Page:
I was recently asked my opinion on what was the safest way to add more power to a DP. The owner has a Cummins ISL 8.9 Common Rail with VGT, from the 2006 era. But his question was more generic, as he had read via search, many of the cautions about increasing power. He wanted to know could any increase in power be done safely?
Here is my response to him, and wanted to get opinions on if I missed the mark in some of these?
In order of the best way, least risk engine wise, of adding more power:
1) Buy a coach with a bigger engine to start with
(Sort of a grinning response. But so often overlooked in purchasing a coach, to be sure you get a coach that supports your intended usage.)
2) See if Cummins has a reflash option for your ECM.
3) Improve back end pressure, via larger exhaust pipes and muffler and sometimes headers/manifolds.
4) If intake CFM is restrictive, add larger airbox and intake pipe along with a good quality stock like filter. (Non K&N or AFE, for example.)
5) One of the many different 'chips' or 'in between the ECM modules' available for different engines. MP-8, DIGI, etc.
6) Water/Methanol injection - juice...
(This is another one of those where how and when you use it, has a bearing on how safe it might be.)
(On pre posting edit, I lump propane injection into this grouping too.)
7) Air boxes with K&N, AFE type air filters.
(I made this last, but I also usually recommend against this for most coach owners. Just too much info available that these filters are usually not as protective as a stock OEM type filter. (Fleetguard, Donaldson, etc.)
Not mention are engine, and possibly specific years of engines, power options. Plates, Banks Kits, and others. Also left out of this are more custom mod's such as larger turbos, changing injectors, blue printing many components, etc.
I told him I felt that if done properly, items 1 - 4 are safe ways of adding power. Item 5, the 'chips/in between modules' is relatively safe, as long as the "tricking" of the ECM to change the position of the fuel metering rod within the injection pump (how most of these work, as I understand it) to provide more fuel - is not too aggressive. For example, if an MP-8, keeping the knob turned down to below 1/2 of the way vs towards the max of the scale. These might also require a supplemental fuel pump to augment those engines where fuel supply might become a problem. (FASS, Bulldog, etc.)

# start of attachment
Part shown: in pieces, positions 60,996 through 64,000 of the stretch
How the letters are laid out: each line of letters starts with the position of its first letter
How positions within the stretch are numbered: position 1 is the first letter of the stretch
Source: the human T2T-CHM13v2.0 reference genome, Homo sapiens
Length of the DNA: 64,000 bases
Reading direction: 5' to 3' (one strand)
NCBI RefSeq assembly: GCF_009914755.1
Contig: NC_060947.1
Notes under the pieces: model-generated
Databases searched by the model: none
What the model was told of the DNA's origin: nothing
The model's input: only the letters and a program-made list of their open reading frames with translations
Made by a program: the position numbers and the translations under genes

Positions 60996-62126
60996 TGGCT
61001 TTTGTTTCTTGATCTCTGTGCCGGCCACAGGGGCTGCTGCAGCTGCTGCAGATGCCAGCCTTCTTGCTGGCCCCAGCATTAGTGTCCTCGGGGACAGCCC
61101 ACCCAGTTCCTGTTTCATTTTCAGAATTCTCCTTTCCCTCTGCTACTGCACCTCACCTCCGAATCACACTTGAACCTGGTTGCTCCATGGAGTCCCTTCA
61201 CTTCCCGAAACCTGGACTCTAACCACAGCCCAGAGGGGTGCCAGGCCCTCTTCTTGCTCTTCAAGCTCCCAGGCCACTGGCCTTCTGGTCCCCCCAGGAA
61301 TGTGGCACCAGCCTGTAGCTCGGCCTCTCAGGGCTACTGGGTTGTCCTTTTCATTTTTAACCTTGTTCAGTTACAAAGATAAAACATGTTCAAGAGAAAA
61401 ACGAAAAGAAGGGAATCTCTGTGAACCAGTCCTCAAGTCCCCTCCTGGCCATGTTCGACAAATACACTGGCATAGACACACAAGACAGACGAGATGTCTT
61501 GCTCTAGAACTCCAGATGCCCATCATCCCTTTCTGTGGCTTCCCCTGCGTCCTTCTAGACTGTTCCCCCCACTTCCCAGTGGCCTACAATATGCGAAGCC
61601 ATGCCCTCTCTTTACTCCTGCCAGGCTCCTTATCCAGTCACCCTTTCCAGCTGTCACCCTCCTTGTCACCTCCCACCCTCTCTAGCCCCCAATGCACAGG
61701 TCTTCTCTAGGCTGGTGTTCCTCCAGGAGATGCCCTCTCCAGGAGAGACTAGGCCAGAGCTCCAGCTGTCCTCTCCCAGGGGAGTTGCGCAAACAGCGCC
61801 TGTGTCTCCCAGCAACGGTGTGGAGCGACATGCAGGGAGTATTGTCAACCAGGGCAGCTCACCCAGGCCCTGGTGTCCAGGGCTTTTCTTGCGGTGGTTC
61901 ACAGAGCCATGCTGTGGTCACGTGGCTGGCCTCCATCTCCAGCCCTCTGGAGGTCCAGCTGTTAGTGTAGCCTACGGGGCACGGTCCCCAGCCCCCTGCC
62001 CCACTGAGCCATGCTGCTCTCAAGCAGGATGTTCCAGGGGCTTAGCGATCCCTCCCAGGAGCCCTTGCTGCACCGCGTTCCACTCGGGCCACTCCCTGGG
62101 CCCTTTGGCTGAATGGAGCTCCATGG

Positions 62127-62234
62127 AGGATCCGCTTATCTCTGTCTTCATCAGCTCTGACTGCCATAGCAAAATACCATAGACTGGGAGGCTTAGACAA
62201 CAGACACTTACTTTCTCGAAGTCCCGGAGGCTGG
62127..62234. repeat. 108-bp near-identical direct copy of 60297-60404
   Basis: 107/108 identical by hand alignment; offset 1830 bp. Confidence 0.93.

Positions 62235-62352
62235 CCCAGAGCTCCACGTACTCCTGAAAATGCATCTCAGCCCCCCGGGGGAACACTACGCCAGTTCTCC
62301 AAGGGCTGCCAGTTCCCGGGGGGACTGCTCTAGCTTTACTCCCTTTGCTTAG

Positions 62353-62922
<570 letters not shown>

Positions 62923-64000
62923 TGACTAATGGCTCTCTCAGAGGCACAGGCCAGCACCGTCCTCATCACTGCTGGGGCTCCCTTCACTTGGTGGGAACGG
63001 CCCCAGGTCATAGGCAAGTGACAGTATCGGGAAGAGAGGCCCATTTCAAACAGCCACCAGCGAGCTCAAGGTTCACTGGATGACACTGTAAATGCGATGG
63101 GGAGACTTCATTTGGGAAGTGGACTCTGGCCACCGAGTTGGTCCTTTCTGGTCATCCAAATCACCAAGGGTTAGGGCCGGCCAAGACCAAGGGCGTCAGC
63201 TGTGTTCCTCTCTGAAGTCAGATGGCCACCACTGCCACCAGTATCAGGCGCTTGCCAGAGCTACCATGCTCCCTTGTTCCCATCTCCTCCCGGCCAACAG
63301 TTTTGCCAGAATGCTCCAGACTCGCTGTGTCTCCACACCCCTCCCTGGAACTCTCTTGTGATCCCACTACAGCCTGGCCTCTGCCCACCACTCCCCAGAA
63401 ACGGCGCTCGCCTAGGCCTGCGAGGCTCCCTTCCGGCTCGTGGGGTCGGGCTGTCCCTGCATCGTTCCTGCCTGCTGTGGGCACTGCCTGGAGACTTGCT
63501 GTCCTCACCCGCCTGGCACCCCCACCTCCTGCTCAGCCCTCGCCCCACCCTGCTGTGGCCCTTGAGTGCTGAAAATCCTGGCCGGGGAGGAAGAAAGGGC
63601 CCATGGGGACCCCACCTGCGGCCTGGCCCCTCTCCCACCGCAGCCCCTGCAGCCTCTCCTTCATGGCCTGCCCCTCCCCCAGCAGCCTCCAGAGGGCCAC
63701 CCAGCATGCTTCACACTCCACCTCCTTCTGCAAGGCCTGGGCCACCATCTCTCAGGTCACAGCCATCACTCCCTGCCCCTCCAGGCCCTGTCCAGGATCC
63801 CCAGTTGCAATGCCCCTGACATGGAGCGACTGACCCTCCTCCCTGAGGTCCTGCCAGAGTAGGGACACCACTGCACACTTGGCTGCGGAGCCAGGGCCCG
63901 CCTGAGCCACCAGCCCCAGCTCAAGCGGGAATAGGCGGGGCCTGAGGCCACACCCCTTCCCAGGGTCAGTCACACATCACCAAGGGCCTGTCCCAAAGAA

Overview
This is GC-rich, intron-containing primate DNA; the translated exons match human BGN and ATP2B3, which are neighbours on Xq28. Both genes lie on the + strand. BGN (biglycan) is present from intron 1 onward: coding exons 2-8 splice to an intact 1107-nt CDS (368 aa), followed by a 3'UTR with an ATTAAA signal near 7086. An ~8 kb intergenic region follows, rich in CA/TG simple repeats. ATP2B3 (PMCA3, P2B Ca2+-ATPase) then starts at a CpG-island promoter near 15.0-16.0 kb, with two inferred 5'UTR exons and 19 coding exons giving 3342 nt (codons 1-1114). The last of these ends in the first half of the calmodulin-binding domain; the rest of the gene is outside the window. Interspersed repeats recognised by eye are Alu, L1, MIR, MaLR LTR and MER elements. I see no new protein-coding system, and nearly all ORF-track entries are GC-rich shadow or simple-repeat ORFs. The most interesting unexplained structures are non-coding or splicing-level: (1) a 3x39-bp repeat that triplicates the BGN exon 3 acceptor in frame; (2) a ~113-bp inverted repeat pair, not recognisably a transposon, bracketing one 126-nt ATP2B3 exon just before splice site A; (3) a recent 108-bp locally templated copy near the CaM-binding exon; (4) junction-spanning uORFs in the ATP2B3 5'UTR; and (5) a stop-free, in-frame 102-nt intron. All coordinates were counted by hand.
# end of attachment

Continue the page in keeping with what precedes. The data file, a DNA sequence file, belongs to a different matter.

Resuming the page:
For the ISC, I always felt that the Banks Package was a good way to go. With some solid engineering and testing behind the mix of components. Not available from Banks anymore, thus why I did not mention it. (And was not ISL related either.)
All of these may be coach specific and vary between model years. Other factors such as transmission HP/Torque capability, and chassis engine specific cooling capacity work into this mix too.
Addition of more gauges, such as EGT temperatures, accurate water temps, etc. - can be utilized to reduce the risk of any of these that might be on the fence in the possibility of damaging an engine. Say the chips/modules again, if you see the current settings and specific demands on the engine are causing higher VGT and or water temps - you can either take your foot out of the pedal, and or also back off on the settings, if cockpit controlled.
My last comment to him, and it is one I consider before any changes I might make on my coach. Engines are expensive, Cummins (and CAT, Detroit) have quite a bit of coin in the engineering compromises between power, fuel mileage while meeting specific year emission control requirements. I felt that any of these manufacturers can get more power out of these engines. The question is how long they'd last, and if they would remain legal for over the road usage.
OK gang, sorry this was so long winded. And it was an 'over the campfire' discussion that I've tried to summarize down.
How about it, any major items missed? Any major disagreement on the different options in relation to relative safety to the engines?
Best to all, take care of your rig's, and they'll take care of you!